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Bipartisan “Path to Marijuana Reform” bills introduced to decriminalize, protect, regulate cannabis industry

Three marijuana-related bills address issues such as taxation, banking, civil forfeiture, de-scheduling, decriminalization, research, individual protections and regulation

March 30, 2017

U.S. lawmakers on Thursday introduced a package of marijuana reform bills aimed at protecting and preserving existing state-based programs while laying framework for the federal regulation of cannabis.

Sen. Ron Wyden, D-Oregon, and Rep. Earl Blumenauer, D-Oregon, announced the “Path to Marijuana Reform,” a bipartisan package of three marijuana-related bills that address issues such as taxation, banking, civil forfeiture, de-scheduling, decriminalization, research, individual protections and regulation. Included in the package is the reintroduction of legislation from Rep. Jared Polis, D-Colorado, to regulate marijuana like alcohol.

“The federal government must respect the decision Oregonians made at the polls and allow law-abiding marijuana businesses to go to the bank just like any other legal business.” Wyden said in a statement, referencing the legalization efforts in his home state and those made elsewhere. “This three-step approach will spur job growth and boost our economy all while ensuring the industry is being held to a fair standard.”
 

The Path to Marijuana Reform includes the following bills, according to the announcement from Wyman and Blumenauer:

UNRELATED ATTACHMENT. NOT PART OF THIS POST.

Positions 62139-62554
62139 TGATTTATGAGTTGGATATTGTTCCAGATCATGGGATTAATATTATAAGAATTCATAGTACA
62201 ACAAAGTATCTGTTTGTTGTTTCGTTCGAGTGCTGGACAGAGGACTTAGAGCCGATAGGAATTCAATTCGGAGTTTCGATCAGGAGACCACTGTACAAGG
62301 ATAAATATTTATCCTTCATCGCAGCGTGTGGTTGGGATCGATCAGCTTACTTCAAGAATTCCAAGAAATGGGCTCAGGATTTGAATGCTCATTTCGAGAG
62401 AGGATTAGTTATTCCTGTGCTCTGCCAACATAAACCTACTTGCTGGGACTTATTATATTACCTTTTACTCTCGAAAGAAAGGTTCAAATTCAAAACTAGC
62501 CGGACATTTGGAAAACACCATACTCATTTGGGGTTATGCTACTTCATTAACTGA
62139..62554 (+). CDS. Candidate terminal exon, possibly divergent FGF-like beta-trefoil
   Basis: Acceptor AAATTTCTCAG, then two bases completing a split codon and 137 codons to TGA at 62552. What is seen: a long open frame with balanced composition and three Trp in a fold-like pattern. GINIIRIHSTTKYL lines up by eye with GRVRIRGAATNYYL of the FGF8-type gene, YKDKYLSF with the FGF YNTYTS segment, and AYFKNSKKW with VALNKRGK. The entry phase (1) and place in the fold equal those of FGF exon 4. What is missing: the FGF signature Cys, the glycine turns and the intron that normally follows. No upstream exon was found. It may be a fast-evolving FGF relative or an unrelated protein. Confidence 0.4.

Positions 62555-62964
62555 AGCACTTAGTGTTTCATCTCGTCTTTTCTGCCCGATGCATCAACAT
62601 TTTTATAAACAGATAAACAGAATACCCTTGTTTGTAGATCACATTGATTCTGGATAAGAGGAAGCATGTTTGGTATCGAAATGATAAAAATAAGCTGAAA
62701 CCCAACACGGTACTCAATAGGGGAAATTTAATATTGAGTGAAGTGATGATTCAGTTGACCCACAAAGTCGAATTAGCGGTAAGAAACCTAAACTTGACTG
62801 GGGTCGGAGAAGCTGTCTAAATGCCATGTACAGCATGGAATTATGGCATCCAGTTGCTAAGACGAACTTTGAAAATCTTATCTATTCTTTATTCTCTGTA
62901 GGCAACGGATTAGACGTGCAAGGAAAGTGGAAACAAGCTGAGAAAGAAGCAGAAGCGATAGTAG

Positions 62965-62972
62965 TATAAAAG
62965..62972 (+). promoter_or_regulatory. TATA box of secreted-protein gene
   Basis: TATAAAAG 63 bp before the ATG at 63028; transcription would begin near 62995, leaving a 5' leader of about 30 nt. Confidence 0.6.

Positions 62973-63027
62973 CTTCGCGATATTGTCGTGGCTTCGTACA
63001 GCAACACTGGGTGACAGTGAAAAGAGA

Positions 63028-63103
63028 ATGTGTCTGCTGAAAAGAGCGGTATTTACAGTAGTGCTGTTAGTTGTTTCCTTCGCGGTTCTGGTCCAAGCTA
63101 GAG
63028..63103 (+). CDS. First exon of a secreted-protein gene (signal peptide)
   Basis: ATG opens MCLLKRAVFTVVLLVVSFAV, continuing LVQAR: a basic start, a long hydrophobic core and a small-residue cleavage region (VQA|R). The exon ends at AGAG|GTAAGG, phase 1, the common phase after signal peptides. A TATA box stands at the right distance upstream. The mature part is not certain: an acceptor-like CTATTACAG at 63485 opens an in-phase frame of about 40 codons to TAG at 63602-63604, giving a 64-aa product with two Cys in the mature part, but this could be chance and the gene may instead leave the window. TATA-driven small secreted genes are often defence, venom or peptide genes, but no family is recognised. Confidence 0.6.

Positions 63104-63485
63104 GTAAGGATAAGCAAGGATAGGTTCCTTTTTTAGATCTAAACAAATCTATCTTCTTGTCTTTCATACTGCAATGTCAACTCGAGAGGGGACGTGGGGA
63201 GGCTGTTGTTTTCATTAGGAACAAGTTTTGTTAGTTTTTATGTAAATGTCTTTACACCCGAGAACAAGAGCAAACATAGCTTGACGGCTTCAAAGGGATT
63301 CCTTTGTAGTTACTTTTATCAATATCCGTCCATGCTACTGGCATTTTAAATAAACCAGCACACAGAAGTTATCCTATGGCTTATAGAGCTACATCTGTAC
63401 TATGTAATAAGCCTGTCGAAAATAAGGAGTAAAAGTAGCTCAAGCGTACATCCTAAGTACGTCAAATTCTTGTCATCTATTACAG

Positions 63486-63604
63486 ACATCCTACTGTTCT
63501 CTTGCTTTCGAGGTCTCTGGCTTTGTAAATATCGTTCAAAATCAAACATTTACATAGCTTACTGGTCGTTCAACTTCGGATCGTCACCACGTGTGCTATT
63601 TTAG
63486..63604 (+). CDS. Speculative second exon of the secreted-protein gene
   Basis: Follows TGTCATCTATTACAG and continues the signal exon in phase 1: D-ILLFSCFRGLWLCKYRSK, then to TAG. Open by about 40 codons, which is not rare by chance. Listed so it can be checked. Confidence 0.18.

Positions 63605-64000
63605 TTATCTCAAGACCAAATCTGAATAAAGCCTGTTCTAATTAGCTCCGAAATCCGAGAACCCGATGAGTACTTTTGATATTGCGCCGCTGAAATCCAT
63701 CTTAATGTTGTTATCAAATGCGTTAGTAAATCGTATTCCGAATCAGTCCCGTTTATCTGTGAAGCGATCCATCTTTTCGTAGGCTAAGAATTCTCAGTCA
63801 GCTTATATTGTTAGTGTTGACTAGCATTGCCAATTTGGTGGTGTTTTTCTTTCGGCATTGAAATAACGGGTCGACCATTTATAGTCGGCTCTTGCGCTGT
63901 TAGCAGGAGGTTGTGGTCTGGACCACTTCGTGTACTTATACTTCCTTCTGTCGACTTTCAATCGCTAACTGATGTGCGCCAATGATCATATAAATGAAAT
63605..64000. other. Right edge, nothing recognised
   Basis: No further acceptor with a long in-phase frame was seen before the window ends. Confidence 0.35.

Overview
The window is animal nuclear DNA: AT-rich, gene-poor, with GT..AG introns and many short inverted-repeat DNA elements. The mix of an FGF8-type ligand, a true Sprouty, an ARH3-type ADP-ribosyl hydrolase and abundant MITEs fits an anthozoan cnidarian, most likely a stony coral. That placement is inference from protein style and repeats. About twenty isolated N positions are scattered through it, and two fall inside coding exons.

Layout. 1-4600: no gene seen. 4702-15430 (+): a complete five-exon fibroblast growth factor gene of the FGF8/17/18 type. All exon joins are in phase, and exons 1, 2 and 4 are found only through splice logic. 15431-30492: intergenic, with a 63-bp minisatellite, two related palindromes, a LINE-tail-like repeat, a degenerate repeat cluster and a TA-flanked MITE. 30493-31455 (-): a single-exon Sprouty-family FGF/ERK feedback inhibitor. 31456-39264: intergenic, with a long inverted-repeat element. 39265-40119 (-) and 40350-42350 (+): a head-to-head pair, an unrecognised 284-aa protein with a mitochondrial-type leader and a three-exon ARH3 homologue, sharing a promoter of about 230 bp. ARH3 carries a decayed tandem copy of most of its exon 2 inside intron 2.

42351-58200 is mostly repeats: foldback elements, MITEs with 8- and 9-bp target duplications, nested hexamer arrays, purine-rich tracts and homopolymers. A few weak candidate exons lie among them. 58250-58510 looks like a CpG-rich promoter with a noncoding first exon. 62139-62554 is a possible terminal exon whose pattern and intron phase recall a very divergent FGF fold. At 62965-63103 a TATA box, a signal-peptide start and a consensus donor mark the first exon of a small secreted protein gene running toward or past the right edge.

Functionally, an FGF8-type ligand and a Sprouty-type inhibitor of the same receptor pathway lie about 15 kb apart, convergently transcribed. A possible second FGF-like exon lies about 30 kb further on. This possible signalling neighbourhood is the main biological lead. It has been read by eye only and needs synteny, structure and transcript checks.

The Small Business Tax Equity Act — Create an exception to Internal Revenue Code section 280E that would allow businesses compliant with state laws to claim deductions and credits associated with the sale of marijuana. Currently, under 280E, people and businesses cannot claim deductions or credits for the sale of Schedule I or Schedule II substances. Sen. Rand Paul, R-Kentucky, is a cosponsor of Wyden’s Senate bill and Rep. Carlos Curbelo, R-Florida, is sponsoring companion legislation in the House.

Responsibly Addressing the Marijuana Policy Gap Act — Remove federal penalties and civil asset forfeiture for individuals and businesses complying with state law; ensure access to banking, bankruptcy protection, research and advertising; expunge the criminal records for certain marijuana-related offenses; prohibits residents of marijuana-legal states to be required to take a marijuana drug test for positions in the federal civil service; and easing barriers for medical marijuana research.

Marijuana Revenue and Regulation Act (Regulate Marijuana Like Alcohol Act) — Remove marijuana from the Controlled Substances Act; impose an excise tax regime on marijuana products; allow for the permitting for marijuana businesses; regulate marijuana in a manner similar to alcohol. Rep. Polis is sponsoring a portion of this legislation in the House.

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